Golden, Colorado–based Terra CO2 is developing a drop-in replacement for traditional SCMs using a variety of silicate rocks, including granite, basalt, alluvial sand and gravel, glacial flood gravel and clay-sand mixtures. The seven-year-old company estimates that every metric ton of cement replaced by these materials will result in 70 percent lower CO2 emissions compared to pure Portland cement.
Silicate rock “for the most part doesn’t have any embodied CO2,” Bill Yearsley, CEO of Terra CO2, recently told Canary Media. Limestone, on the other hand, is “by weight about 50 percent embodied CO2.” Virtually all of that carbon is released into the atmosphere when heated and processed into clinker, the precursor to Portland cement.
2. Standard cement, innovative new process
Brimstone is aiming to kick limestone out of cement altogether.
The Oakland, California–based startup has developed a new process to make industry-standard cement using basalt and other calcium-bearing silicate rocks, in lieu of limestone. These replacement rocks are rich in calcium oxide — a key ingredient in cement-making — but, crucially, they don’t contain any carbon atoms.
Silicate minerals make up over 80 percent of the earth’s crust, said Brimstone CEO Cody Finke, who noted that the company’s innovations lie in processing common rocks to produce both cement and SCMs.
“We think it could lead to a lower-cost solution, which is essential for scaling globally on a reasonable timescale,” he said.
Along with avoiding CO2 from limestone, Brimstone’s approach has another potential climate benefit. Its cement-making process produces a magnesium compound as a byproduct, one that binds with carbon dioxide to permanently remove it from the atmosphere. Brimstone claims this step can make its process carbon-negative.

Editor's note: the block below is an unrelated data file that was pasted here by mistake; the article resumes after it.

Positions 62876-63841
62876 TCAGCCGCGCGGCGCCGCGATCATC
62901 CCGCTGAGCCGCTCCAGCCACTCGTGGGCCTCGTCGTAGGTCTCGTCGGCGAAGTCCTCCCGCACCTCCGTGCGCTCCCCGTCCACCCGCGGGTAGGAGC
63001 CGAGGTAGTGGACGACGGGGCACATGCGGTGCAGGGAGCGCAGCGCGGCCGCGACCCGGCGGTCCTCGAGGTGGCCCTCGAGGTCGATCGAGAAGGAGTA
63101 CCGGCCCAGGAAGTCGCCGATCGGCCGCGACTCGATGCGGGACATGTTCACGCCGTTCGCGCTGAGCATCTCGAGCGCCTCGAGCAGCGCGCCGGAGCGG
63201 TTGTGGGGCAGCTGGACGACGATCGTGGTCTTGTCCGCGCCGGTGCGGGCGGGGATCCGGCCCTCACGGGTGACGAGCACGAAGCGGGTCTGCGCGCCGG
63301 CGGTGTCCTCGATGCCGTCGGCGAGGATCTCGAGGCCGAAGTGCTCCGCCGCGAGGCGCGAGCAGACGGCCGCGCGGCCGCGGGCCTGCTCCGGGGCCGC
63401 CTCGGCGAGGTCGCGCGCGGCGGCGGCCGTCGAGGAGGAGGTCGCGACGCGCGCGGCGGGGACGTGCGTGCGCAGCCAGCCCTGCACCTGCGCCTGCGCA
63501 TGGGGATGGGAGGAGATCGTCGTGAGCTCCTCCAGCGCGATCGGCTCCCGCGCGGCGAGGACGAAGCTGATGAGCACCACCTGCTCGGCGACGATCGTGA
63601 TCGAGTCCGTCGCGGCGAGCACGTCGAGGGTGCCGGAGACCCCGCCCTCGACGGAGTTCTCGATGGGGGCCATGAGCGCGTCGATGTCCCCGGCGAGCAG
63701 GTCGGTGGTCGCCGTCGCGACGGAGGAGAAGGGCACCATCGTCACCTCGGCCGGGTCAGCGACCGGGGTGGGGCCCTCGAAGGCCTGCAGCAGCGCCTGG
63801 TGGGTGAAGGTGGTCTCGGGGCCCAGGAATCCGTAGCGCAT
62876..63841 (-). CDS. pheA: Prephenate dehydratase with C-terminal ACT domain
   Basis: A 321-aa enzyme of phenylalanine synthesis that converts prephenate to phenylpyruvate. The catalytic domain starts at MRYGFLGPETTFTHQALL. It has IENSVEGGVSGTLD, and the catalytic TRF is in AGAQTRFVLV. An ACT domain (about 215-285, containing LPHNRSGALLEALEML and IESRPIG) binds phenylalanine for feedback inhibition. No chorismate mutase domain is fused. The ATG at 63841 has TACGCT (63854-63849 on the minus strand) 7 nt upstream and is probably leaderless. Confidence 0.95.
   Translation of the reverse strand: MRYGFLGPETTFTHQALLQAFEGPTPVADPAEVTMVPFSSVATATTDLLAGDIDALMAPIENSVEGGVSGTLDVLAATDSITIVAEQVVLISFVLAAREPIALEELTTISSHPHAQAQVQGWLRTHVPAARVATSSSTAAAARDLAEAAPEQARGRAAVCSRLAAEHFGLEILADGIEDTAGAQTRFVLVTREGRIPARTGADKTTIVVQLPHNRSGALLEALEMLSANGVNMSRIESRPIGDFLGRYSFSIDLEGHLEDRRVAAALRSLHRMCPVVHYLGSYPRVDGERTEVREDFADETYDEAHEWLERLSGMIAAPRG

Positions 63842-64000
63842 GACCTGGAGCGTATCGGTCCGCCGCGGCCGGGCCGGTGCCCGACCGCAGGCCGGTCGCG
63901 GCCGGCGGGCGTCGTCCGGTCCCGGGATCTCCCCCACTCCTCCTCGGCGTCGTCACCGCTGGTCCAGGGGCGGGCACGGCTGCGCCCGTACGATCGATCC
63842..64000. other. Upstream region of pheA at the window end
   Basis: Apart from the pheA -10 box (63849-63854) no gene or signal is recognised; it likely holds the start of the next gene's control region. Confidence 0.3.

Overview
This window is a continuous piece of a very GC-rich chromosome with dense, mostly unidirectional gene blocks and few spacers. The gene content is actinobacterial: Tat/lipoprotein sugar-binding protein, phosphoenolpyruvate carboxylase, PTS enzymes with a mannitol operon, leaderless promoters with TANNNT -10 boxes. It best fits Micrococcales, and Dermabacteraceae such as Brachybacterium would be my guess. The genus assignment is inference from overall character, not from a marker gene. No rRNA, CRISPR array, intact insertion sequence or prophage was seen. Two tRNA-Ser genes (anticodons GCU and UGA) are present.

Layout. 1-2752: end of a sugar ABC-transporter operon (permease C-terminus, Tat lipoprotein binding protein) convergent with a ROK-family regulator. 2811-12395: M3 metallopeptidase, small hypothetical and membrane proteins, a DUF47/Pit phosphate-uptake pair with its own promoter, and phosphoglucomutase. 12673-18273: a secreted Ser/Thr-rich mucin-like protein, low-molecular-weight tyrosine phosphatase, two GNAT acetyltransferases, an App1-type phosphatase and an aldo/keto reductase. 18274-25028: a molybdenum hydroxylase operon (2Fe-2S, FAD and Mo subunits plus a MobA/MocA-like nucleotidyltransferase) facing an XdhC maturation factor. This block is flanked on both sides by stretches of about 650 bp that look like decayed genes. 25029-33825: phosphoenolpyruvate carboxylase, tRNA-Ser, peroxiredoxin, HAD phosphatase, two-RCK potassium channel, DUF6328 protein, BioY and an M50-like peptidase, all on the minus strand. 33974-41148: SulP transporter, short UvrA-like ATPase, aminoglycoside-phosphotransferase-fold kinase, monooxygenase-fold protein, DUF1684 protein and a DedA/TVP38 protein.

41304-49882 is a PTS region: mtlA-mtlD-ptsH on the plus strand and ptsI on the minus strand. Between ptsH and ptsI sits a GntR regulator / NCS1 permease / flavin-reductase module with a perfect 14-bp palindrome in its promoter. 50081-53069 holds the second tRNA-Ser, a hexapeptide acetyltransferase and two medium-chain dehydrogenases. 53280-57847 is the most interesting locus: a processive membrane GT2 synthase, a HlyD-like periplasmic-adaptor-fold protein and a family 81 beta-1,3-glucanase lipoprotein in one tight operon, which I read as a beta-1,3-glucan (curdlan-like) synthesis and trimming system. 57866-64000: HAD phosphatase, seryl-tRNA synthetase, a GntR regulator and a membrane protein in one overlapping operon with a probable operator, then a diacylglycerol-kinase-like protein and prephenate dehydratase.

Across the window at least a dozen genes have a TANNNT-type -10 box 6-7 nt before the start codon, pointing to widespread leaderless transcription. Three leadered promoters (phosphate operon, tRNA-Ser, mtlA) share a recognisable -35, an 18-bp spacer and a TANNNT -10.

Brimstone is working to build its first pilot production plant in Nevada. Still, the four-year-old startup is likely years away from getting its cement to market. Beyond the difficulty of developing new technologies, emerging cement-makers also face the challenge of convincing regulators, standards-setters and construction workers that their products are safe to use.
To that point, Brimstone recently achieved an important industry milestone. In July, the company received third-party certification that says its Portland cement is structurally and chemically identical to conventional supplies — a key designation for a fledgling company looking to break into the risk-averse construction industry.
Any new cement formula that requires construction companies to alter tried-and-true methods could well be a deal-breaker, according to Finke. That’s why “you need to make [Portland cement] in order to decarbonize quickly,” he said.
3. Decarbonizing literal building blocks